GLPS_Avg: mean global longitudinal peak systolic strain; AVC: aortic valve closure time; HR: heart rate; AFI: automated imaging function.


RV diastolic function was assessed by E/A ratio, E-wave deceleration time, E/e' ratio, and right atrial volume indexed by BSA.

Statistical analysis

The sample size was estimated at 28 individuals in each group so that a 1% difference in myocardial strain measured with speckle tracking could be detected, when compared to the control, considering a mean value of global longitudinal strain measured by speckle tracking -20.3% with standard deviation 2%.19 For two-tailed testing sample calculation, a significance of 5% and a statistical power of 95% were used.

The Shapiro-Wilk test was performed to assess the normality of the distribution of each variable. Continuous variables were described as mean with standard deviation and were compared using Student's t-test when normally distributed, or Mann-Whitney test when not normally distributed.

Categorical variables were described as percentage or frequency and compared with the chi-square test. The potential predictors of ventricular function were assessed by calculating the correlation coefficients (r2) using the Pearson or Spearman method. All data collected were stored and the statistical calculations were performed in the R-project for Windows, version 3.5.3 (R Foundation).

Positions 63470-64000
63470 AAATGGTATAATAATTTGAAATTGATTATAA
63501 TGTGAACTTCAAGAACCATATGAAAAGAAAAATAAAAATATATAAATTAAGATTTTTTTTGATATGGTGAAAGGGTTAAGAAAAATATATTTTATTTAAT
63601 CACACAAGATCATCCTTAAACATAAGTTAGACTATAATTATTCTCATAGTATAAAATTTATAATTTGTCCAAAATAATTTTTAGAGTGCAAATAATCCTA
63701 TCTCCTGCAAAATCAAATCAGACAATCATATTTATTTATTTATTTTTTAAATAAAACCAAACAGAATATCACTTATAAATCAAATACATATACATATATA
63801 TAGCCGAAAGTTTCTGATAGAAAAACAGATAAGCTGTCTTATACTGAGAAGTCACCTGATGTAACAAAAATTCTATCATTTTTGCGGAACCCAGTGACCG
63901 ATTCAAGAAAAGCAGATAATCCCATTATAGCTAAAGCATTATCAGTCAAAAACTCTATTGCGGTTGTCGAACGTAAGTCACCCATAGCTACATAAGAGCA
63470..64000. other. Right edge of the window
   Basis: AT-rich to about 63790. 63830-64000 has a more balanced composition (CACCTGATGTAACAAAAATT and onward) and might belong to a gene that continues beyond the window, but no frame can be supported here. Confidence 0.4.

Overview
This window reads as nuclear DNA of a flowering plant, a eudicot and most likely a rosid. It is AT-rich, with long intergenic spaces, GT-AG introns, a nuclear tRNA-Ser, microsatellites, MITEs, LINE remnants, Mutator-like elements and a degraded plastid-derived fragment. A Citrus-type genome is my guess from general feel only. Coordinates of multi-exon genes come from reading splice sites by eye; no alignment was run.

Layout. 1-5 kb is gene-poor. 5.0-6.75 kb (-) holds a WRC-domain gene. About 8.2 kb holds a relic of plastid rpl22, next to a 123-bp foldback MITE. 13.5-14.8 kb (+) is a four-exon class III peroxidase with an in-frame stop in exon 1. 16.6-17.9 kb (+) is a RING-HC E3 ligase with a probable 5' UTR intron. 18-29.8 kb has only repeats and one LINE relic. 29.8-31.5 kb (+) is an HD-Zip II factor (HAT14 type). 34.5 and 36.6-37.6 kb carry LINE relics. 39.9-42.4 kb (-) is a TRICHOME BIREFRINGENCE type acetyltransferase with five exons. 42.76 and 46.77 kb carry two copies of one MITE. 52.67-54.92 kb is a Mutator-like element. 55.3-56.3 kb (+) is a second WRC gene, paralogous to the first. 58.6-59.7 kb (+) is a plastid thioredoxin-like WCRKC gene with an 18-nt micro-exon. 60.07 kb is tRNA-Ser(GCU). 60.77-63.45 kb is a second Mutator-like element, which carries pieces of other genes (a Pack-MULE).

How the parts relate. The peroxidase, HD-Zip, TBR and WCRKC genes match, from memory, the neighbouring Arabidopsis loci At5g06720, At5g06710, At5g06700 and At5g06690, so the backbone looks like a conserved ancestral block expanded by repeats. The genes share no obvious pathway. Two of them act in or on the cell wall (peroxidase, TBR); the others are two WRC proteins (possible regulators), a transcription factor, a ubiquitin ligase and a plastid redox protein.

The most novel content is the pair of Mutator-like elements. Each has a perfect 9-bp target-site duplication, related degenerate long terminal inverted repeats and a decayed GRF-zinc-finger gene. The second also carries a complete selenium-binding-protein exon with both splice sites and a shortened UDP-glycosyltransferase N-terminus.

The mean age of the TD1 group was 32.7 ± 8.5 years (20-50 years), and 32.8 ± 7.4 years (23-46 years) (p=0.89) in the control. Regarding gender, 55% of the participants in both groups were women.

Regarding anthropometric data, both groups presented a mean body mass index of 24.8 kg/m². In the TD1 group, 30% of the patients were overweight, and in the control, 37.5% (p=0.77). Obesity was observed in four individuals in each group (10%).